What You Need to Know about Antacids: Types, Uses, & More

Antacids are over-the-counter drugs that neutralize stomach acids and relieve heartburn and stomach pain. They also help stop the acid reflux that can lead to heartburn. Antacids work by increasing your stomach’s pH (lowering the acidity). When this happens, the enzymes from your stomach can no longer break down proteins into smaller pieces to digest them. As a result, food stays in your stomach for a shorter time before it passes into your small intestine, where digestion continues normally.

You don’t need to read if you take antacids occasionally for occasional heartburn or indigestion. This article focuses on when antacids are used as part of a daily routine to manage frequent heartburn or to prevent it from happening frequently; in other words, if you have frequent symptoms of acid reflux. Read on to learn more.

What are the Different Types of Antacids?

There are two main types of antacids: 

H2 Blockers: H2 Blockers include Tagamet and Zantac, which neutralize the extra stomach acid by blocking histamine receptors in your stomach. They are good for occasional heartburn but are not recommended for daily use. 

Saccharin: Saccharin-contains antacids, such as Maalox and Mylanta, that neutralize the excess stomach acid by increasing the pH of your stomach. There are also other types of antacids, such as calcium carbonate, magnesium hydroxide and aluminum hydroxide, but these are more commonly used for digestive issues other than acid reflux.

In addition, many brand-name antacids and combinations of antacids are available, and you should look for combination antacids that contain both an H2 blocker and a saccharin-containing antacid.

Side Effects of Using Antacids Daily

Doctors advise taking a daily antacid as a short-term treatment of 8–10 weeks or less. The most common side effect of taking antacids daily is a lowered ability to absorb certain nutrients such as calcium and iron with long-term use. This can cause nutritional deficiencies in your body, especially if you take antacids often.

Regular use of antacids can also cause ulcers or an increased risk of stomach infection, gastroesophageal reflux disease (GERD), and a higher risk of esophageal cancer.

Antacids that contain calcium carbonate can also interfere with the normal functioning of the kidneys, which filter the blood and remove waste from the body. In addition, people with certain health conditions should be cautious about using antacids regularly, including pregnant women, people with kidney problems, those taking certain medications, children under 12 years old and people who are over 65 years old.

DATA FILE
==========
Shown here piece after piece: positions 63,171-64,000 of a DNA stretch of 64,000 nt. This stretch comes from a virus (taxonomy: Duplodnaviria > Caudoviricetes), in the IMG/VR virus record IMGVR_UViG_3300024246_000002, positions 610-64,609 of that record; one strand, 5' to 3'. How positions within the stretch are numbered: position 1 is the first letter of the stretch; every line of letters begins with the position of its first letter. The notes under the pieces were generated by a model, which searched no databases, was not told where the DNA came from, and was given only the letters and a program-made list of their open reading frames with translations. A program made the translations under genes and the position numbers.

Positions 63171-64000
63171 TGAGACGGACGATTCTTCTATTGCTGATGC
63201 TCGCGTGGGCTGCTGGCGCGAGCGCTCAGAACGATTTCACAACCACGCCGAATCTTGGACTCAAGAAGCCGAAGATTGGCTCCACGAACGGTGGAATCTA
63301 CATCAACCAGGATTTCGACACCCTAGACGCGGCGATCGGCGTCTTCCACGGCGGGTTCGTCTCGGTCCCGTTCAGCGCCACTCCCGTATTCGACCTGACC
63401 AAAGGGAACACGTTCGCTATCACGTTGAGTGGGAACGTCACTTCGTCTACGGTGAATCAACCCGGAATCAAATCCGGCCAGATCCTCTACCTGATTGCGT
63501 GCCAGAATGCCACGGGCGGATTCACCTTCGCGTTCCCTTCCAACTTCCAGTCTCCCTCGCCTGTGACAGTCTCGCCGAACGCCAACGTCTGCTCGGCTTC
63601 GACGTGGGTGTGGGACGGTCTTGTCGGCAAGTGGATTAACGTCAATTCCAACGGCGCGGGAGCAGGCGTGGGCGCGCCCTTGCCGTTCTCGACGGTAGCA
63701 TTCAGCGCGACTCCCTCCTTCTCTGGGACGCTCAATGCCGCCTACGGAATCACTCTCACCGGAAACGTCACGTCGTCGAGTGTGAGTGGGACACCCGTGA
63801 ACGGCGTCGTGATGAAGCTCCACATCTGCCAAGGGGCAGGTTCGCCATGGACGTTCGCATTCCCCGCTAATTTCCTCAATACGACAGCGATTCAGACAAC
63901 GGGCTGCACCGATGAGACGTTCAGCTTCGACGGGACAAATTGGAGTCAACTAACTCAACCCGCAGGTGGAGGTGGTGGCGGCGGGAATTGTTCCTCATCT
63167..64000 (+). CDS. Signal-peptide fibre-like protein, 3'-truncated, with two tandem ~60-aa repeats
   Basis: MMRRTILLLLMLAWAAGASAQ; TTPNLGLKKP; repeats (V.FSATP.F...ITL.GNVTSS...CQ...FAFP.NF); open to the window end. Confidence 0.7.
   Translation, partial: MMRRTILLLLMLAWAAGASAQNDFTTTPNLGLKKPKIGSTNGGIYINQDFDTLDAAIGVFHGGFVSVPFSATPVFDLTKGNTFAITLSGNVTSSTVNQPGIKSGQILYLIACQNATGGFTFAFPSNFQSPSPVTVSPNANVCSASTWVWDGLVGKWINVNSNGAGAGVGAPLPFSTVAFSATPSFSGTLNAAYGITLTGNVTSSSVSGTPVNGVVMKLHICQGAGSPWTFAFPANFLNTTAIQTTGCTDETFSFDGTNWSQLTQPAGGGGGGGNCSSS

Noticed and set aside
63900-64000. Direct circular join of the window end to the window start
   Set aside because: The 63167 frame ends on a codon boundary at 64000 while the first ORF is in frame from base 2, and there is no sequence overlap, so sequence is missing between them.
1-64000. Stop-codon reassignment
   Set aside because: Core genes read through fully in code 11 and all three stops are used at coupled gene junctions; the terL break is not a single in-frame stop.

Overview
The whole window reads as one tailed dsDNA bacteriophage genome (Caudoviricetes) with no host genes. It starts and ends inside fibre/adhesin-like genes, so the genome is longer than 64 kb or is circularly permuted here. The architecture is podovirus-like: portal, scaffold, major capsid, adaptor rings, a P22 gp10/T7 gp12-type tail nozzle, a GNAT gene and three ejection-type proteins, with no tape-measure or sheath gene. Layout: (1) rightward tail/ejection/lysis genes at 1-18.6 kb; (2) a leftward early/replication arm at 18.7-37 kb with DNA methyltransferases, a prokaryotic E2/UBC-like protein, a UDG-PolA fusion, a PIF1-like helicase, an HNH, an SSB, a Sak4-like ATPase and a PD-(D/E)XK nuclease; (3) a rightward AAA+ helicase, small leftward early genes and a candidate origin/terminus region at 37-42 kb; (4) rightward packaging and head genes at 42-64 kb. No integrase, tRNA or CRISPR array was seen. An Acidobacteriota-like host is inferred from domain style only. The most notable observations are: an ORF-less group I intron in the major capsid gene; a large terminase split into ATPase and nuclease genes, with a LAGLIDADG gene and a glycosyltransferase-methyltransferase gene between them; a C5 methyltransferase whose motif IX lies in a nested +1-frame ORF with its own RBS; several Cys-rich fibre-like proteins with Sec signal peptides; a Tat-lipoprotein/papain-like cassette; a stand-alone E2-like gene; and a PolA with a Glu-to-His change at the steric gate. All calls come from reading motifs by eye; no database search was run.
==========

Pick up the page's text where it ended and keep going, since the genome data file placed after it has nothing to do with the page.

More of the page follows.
How to Manage the Side Effects of Antacids?

If you have been prescribed antacids due to frequent symptoms of acid reflux, talk to your doctor or gastroenterologist about ways to minimize or prevent the side effects listed above. Here are a few tips that might help you minimize the risks of long-term antacid use: 

Take the lowest dose needed: Taking the maximum dose of antacids is not recommended and might not be as effective at relieving heartburn. Try cutting the antacid in half and taking it with food. In addition, you can try switching to a different type of antacid that you can take in a lower dose, such as a calcium carbonate antacid that does not contain an H2 blocker, a magnesium hydroxide antacid or an aluminum hydroxide antacid. 

Choose chewable antacids: Taking the maximum dose of tablets can interfere with how your body absorbs certain nutrients. Switch to chewable antacids, which are less likely to affect how your body absorbs nutrients. If you have any swallowing problems, talk to your doctor about other options. 

Switch to other types of antacids: Switching to a different type of antacid can help reduce the risk of side effects. For example, switching from an H2 blocker to a calcium carbonate antacid can help lower the risk of side effects caused by the H2 blocker. 

Take the antacid with food: Taking antacids with food can help minimize the risk of side effects since the antacid is less likely to be exposed to stomach acid with food in your stomach. 

Be aware of long-term risks: Recognize that long-term antacid use can cause adverse effects. If you have been taking antacids for longer than 8–10 weeks, talk to your doctor about the risks and benefits of continued use.

Pros and Cons of Using Antacids Daily

The decision to use antacids on a daily basis is a personal one and depends on the severity of your heartburn and the discomfort it causes you. Here are the pros and cons of using antacids daily for heartburn: 

  • Antacids can effectively relieve heartburn symptoms.
  • Antacids are readily available and inexpensive. Taking antacids does not require you to make any lifestyle changes, such as following a special diet or stopping certain activities.
  • Long-term antacid use can cause nutritional deficiencies and other side effects. 
  • Antacids do not cure or heal acid reflux; they simply treat the symptoms.
  • Taking antacids can lead to a higher risk of developing kidney stones. 
  • Antacids do not prevent acid reflux from coming back.


The decision to use antacids on a daily basis is a personal one and depends on the severity of your heartburn and the discomfort it causes you. If you’re experiencing frequent symptoms of acid reflux and want to use antacids daily, make sure to discuss the risks and benefits with your doctor to minimize the side effects.


Enable registration in settings - general